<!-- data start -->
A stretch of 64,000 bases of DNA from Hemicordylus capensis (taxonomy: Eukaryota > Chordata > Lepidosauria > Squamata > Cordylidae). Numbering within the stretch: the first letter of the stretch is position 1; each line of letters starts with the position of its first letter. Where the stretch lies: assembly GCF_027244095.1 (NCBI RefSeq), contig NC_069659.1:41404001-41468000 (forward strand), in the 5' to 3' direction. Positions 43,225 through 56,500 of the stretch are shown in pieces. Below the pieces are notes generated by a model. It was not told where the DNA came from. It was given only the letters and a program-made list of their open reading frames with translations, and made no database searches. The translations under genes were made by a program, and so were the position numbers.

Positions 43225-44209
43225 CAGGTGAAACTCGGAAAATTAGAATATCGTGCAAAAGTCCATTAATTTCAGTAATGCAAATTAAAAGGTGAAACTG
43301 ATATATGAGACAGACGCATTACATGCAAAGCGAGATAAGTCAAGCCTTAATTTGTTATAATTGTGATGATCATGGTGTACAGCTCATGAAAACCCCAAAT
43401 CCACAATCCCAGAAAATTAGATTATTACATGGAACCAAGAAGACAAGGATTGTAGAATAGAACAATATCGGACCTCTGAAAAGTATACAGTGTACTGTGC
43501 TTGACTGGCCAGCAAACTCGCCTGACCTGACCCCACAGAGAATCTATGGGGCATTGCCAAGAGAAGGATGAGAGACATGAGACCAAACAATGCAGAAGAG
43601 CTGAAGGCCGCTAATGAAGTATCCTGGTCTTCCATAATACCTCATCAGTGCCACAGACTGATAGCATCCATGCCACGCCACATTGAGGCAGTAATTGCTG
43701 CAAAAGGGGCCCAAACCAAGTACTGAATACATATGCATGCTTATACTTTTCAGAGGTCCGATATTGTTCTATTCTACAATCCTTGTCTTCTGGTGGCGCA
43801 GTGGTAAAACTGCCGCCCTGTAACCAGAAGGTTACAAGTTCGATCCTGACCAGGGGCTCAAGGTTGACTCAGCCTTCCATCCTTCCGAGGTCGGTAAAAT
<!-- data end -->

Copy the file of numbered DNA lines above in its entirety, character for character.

A stretch of 64,000 bases of DNA from Hemicordylus capensis (taxonomy: Eukaryota > Chordata > Lepidosauria > Squamata > Cordylidae). Numbering within the stretch: the first letter of the stretch is position 1; each line of letters starts with the position of its first letter. Where the stretch lies: assembly GCF_027244095.1 (NCBI RefSeq), contig NC_069659.1:41404001-41468000 (forward strand), in the 5' to 3' direction. Positions 43,225 through 56,500 of the stretch are shown in pieces. Below the pieces are notes generated by a model. It was not told where the DNA came from. It was given only the letters and a program-made list of their open reading frames with translations, and made no database searches. The translations under genes were made by a program, and so were the position numbers.

Positions 43225-44209
43225 CAGGTGAAACTCGGAAAATTAGAATATCGTGCAAAAGTCCATTAATTTCAGTAATGCAAATTAAAAGGTGAAACTG
43301 ATATATGAGACAGACGCATTACATGCAAAGCGAGATAAGTCAAGCCTTAATTTGTTATAATTGTGATGATCATGGTGTACAGCTCATGAAAACCCCAAAT
43401 CCACAATCCCAGAAAATTAGATTATTACATGGAACCAAGAAGACAAGGATTGTAGAATAGAACAATATCGGACCTCTGAAAAGTATACAGTGTACTGTGC
43501 TTGACTGGCCAGCAAACTCGCCTGACCTGACCCCACAGAGAATCTATGGGGCATTGCCAAGAGAAGGATGAGAGACATGAGACCAAACAATGCAGAAGAG
43601 CTGAAGGCCGCTAATGAAGTATCCTGGTCTTCCATAATACCTCATCAGTGCCACAGACTGATAGCATCCATGCCACGCCACATTGAGGCAGTAATTGCTG
43701 CAAAAGGGGCCCAAACCAAGTACTGAATACATATGCATGCTTATACTTTTCAGAGGTCCGATATTGTTCTATTCTACAATCCTTGTCTTCTGGTGGCGCA
43801 GTGGTAAAACTGCCGCCCTGTAACCAGAAGGTTACAAGTTCGATCCTGACCAGGGGCTCAAGGTTGACTCAGCCTTCCATCCTTCCGAGGTCGGTAAAAT